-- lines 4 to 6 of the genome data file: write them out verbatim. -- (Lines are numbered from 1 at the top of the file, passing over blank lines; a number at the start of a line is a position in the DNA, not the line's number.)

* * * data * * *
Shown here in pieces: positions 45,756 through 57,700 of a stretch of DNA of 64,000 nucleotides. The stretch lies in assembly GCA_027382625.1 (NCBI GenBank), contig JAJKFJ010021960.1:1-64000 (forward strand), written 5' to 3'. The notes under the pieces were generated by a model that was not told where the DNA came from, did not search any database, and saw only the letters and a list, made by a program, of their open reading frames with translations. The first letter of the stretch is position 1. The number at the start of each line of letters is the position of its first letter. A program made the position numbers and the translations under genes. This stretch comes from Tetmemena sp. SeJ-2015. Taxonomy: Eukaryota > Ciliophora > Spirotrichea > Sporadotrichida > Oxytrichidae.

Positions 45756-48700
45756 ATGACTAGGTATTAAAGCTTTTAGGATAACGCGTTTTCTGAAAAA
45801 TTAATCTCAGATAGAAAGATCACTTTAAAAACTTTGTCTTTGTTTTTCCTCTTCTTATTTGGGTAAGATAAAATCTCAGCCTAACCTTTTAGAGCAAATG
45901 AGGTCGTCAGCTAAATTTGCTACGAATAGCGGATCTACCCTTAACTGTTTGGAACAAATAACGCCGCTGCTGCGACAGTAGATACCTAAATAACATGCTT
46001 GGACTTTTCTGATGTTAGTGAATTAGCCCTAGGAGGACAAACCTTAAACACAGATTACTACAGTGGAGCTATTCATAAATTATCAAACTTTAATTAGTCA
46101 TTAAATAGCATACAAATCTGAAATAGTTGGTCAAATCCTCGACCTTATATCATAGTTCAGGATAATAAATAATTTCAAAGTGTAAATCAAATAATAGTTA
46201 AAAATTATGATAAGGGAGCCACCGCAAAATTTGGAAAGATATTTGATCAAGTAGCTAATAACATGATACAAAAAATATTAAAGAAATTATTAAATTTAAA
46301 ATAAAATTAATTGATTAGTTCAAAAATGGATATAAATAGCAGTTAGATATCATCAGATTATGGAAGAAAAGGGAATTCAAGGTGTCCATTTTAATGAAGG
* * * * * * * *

45801 TTAATCTCAGATAGAAAGATCACTTTAAAAACTTTGTCTTTGTTTTTCCTCTTCTTATTTGGGTAAGATAAAATCTCAGCCTAACCTTTTAGAGCAAATG
45901 AGGTCGTCAGCTAAATTTGCTACGAATAGCGGATCTACCCTTAACTGTTTGGAACAAATAACGCCGCTGCTGCGACAGTAGATACCTAAATAACATGCTT
46001 GGACTTTTCTGATGTTAGTGAATTAGCCCTAGGAGGACAAACCTTAAACACAGATTACTACAGTGGAGCTATTCATAAATTATCAAACTTTAATTAGTCA